We live in a society where people love to box others up and add labels to them for easy identifying.
The list is endless (I just chose random ones, I’m not saying that any of those do or do not apply to me). To me, labels aren’t intrinsically evil. They can be used in ways that certainly demoralize, negate or pigeonhole others, but they can also be used with a sense of pride and ownership. The same label can take on different meanings depending on the context.
What’s always curious to me, is when people actively try and distance themselves from a label for no real apparent reason. I encountered this a bunch of times when I interviewed women in their 20s for my thesis project. Many of them (from all parts of the country) would discuss various women’s issues that they supported, but were quick to inform me… “but I’m not a feminist!” as if it was a dirty word.
That would confuse me, and still does, since I’m at the opposite side of the spectrum. Being able to identify as a feminist is empowering for me. It lets others know (in a nutshell) what I believe in and what I stand for. Does that mean I automatically agree with everything every single other self-defined feminist says? Of course not.
These thoughts about labels sprung from a conversation I had the other day. I asked a tech-savvy friend for help in sprucing up this blog (it’s still not 100% there yet, but we’re getting close) and gave her a basic overview of what’s going on here. I found myself describing the blog as a “feminist parenting” one. I’m comfortable with that designation and think it accurately describes the things I write about.
The friend immediately mentioned that she followed another blog that she thought I would enjoy, and went to find the link. While she was doing so, I tried to explain what I meant by feminist parenting and she described the other blog as more on the “hippie/green” side of parenting than feminist.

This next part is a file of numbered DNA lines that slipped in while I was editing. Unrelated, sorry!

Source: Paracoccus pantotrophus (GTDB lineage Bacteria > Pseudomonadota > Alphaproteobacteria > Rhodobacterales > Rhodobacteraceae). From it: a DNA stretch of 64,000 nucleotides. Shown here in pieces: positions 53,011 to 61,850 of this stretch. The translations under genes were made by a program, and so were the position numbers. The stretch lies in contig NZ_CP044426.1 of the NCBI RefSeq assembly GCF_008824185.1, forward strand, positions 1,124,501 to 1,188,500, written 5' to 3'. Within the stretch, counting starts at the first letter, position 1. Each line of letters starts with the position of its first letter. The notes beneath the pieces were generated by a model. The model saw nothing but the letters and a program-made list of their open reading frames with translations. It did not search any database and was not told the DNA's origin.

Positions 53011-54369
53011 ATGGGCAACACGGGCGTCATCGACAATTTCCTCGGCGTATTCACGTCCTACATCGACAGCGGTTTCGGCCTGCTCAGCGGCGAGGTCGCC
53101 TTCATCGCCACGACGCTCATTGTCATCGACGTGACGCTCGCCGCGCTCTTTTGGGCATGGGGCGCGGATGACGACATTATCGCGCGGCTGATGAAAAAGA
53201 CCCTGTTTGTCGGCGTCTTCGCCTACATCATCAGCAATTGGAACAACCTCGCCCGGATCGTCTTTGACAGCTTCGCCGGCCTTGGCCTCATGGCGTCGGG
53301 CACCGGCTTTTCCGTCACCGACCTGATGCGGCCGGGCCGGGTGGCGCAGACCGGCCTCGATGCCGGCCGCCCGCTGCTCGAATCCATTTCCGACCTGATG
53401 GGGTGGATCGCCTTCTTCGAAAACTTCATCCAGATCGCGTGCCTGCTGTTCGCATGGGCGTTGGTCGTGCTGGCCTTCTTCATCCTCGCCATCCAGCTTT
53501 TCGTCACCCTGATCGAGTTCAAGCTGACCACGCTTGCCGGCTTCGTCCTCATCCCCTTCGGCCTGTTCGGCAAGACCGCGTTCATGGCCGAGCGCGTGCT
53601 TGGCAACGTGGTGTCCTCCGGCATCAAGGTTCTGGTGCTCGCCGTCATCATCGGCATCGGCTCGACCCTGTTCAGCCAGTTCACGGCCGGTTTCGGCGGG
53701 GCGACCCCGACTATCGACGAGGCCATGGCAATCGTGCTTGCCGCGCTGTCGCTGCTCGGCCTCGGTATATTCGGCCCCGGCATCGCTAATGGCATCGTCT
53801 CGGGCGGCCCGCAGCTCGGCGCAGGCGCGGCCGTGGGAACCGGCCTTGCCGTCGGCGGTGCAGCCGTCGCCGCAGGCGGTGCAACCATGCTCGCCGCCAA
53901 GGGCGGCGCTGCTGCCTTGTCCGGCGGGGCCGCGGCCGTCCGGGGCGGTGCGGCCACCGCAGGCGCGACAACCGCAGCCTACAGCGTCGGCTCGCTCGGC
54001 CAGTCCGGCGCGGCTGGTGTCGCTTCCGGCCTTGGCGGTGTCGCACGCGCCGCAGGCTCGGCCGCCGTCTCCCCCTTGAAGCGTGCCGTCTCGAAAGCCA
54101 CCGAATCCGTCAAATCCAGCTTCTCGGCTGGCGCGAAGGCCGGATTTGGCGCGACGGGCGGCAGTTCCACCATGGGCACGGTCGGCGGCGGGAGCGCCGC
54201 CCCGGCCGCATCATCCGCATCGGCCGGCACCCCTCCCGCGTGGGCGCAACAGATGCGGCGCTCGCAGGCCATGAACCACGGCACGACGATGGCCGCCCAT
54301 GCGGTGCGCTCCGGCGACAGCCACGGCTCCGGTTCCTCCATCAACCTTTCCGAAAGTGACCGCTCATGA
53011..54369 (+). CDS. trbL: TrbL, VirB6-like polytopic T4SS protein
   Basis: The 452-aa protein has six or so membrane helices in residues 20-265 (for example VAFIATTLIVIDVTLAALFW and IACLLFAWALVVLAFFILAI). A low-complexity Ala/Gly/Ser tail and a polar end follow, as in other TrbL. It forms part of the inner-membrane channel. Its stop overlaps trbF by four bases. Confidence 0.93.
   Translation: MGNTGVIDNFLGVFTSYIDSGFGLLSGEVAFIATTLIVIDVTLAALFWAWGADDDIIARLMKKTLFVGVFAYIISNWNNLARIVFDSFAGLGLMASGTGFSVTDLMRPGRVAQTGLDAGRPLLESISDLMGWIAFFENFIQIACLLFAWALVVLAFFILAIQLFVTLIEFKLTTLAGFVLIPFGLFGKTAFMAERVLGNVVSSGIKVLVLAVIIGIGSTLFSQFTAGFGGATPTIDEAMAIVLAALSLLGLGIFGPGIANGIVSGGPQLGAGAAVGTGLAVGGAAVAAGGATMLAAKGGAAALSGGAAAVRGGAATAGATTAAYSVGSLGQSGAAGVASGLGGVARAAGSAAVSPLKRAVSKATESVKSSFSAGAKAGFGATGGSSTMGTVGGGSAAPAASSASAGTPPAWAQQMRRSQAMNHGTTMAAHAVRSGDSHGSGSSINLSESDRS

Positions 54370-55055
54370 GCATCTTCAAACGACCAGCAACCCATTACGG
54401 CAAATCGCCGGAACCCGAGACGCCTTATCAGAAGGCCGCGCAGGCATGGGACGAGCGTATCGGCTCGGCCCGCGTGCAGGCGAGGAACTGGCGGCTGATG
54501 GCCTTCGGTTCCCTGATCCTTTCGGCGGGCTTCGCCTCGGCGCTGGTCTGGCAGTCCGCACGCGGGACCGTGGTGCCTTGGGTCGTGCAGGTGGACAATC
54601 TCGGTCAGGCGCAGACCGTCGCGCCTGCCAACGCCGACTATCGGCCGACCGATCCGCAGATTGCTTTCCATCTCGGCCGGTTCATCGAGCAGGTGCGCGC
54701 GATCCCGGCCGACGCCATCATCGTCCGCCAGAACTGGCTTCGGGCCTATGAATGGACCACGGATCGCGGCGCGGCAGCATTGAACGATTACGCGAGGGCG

I couldn’t help but smile, because in my mind I think I probably would use all those labels to describe myself and find them to easily work together. However, while perusing the other blog, she came upon this disclaimer:
My friend wondered why this blogger felt the need to say that, and I countered with “yeah, a lot of people hate labels.” This immediately pulled the memory of the various women I interviewed and their insistence that they are not feminists.
My friend wondered if “hippie” is a dirty word and I had to admit that in the minds of many people, it probably is. It has to be in order for somebody to feel so strongly that she decided to vocally address that assumption.
Perhaps its the fact that (as my friend surmised) that anything that requires a label seems to imply a deviation from the norm, and we’re all so scared to NOT be “normal.”
In a society where I encourage my son not to get sucked into certain stereotypical labels (or at least not let them define who he is), here I am advocating for the acceptance and pride in other labels.
Perhaps that makes me a hypocrite (not the first time I’ve been called that…today), or perhaps I tend to over think things. So…let’s hear your thoughts. Is it scarier to label yourself than be labeled by others?